As expected, the number of patients with micrometastases or macrometastases increased with tumor volume, and the five year survival rate decreased with tumor volume. The relationship between the cervical size and tumor size also correlated with the five year survival rate. Lymphatic versus blood vessel invasion,was also examined, and as one would suspect, the five-year survival rate was poorest among those with invasion of blood vessels. Those with more poorly differentiated disease showed the highest incidence of lymphatic and blood vessel invasion.
One of the most interesting findings was that, in both Stage I and II, there was a slight increase in the survival rate among those patients who had operation alone versus those who had operation and radiation. This was not statistically significant for patients with Stage II disease but was for those with Stage I. Unfortunately, we do not know how the patients were selected for radiation therapy, and the details of radiation therapy are not given in this article. There was no difference in those patients who had ovaries retained and those who had ovaries removed, with over 50 per cent of patients having an ovary retained.
Certainly these data are important and show what most gynecologic oncologists believe: that those patients with larger amount of tumor and with tumor involving vascular spaces have a poorer prognosis. The patients with more poorly differentiated lesions also seemed to have a poorer prognosis. The finding of a particularly poor prognosis for those patients with blood vessel invasion, if collaborated by results of other studies, might .indicate those patients at particular high risk who would benefit from systemic chemotherapy. It does not seem that, from the data presented, one can completely rely on the finding of no improvement with radiation, since the method of selecting the patients for this treatment is not given.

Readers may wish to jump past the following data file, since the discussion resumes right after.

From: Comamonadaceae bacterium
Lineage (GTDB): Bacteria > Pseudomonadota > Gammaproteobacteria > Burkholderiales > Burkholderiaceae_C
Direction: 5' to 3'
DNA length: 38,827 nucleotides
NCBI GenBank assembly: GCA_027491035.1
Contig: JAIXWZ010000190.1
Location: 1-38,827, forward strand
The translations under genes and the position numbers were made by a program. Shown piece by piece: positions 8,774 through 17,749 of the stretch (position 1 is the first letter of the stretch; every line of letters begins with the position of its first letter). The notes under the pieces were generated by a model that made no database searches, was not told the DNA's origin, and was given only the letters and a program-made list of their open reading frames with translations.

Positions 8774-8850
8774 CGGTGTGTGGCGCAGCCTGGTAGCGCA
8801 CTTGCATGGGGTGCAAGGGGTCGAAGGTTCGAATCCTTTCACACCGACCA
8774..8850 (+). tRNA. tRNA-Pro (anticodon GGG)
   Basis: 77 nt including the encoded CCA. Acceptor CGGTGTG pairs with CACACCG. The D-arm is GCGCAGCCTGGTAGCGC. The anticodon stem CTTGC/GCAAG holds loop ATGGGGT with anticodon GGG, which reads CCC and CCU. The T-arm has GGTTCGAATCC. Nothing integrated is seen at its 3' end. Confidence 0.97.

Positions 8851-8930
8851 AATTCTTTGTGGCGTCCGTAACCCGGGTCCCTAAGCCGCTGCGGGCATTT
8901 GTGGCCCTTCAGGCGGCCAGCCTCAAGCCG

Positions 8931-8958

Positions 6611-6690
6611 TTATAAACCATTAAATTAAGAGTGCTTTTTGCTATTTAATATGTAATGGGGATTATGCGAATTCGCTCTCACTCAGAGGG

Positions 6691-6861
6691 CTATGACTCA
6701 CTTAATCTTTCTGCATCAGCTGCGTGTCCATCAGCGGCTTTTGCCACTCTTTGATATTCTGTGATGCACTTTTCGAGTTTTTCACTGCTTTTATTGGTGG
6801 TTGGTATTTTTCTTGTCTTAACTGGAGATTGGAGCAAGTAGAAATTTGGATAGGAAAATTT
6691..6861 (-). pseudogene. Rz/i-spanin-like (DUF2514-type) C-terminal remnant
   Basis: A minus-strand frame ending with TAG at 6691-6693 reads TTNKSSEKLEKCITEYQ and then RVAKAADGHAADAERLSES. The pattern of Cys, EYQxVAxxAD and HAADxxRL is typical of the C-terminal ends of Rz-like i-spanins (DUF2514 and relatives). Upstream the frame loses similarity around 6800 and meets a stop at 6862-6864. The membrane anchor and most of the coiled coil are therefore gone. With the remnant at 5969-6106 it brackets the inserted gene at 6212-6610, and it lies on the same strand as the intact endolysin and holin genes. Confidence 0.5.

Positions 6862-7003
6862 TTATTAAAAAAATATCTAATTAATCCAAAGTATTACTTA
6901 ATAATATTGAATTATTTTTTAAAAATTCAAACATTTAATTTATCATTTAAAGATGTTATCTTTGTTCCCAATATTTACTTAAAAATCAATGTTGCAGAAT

-George D. Wilbanks.

Danazol; Endocrine Consequences in Healthy Women. Anthony A. Luciano, Katherine S. Hauser, Frederick K. Chapler and Barry M. ShermanAm. J. Obstet. Gynecol., 1981, 141: 723.
THIS STUDY was undertaken to evaluate the effects of danazol on the function of the pituitary gland and the overies in normal women of reproductive age who are free of known endocrine diseases. Seven women were studied during a normal cycle and two subsequent cycles while receiving 400 mgm. of danazol orally twice a day. During the first two months of study, a blood sample was drawn every other day between 8 and 10 a.m. for determination of levels of leuteinizing hormone, fofficle stimulating hormone, prolactin, estradiol, estrone, testosterone, androstenedione and dehydrocpiandrosterone sulfate. During the second month of treatment, blood samples were obtained twice weekly.
It was concluded that danazol induces an anovulatory state and is associated with normal basal levels of gonadotropin, estrogens and prolactin, increased levels of serum androgens and intact pituitary function as assessed by perturbation tests with gonadotropin releasing hormone, thyrotrophin releasing hormone and estradiol. These results suggested that danazol may have a primary action at the ovary to suppress the normal orderly process of maturation of the fofficles and to enhance atresia, thus resulting in chronic anovulation.
-David L. Barclay.

Surgical Ovarian Lesions in Children. Richard J.Bower and John G. Adkinsh4m. Surg., 1981, 47: 474-478.
THE EXPERIENCE of the authors with the management of 87 patients who had acoplasms of the ovary from 1958 to 1979 is reported upon. The patients ranged from less than one to 16 years of age. The most frequent presenting symptom in this series was abdominal pain in 55 per cent, which led to emergency exploratory laparotomy in 30 per cent of the patient population. Twelve of 87 patients, 14 per cent, were incorrectly diagnosed as having acute appendicitis. Vomiting and vague symptoms suggestive of an infection of the urinary tract were present in a small percentage of patients. A palpable mass was present in 1947 patients, 54 per cent. Evidence of isosexual precocious puberty was present in seven patients, 8 per cent, and all had either granulosa cell or theca cell tumors.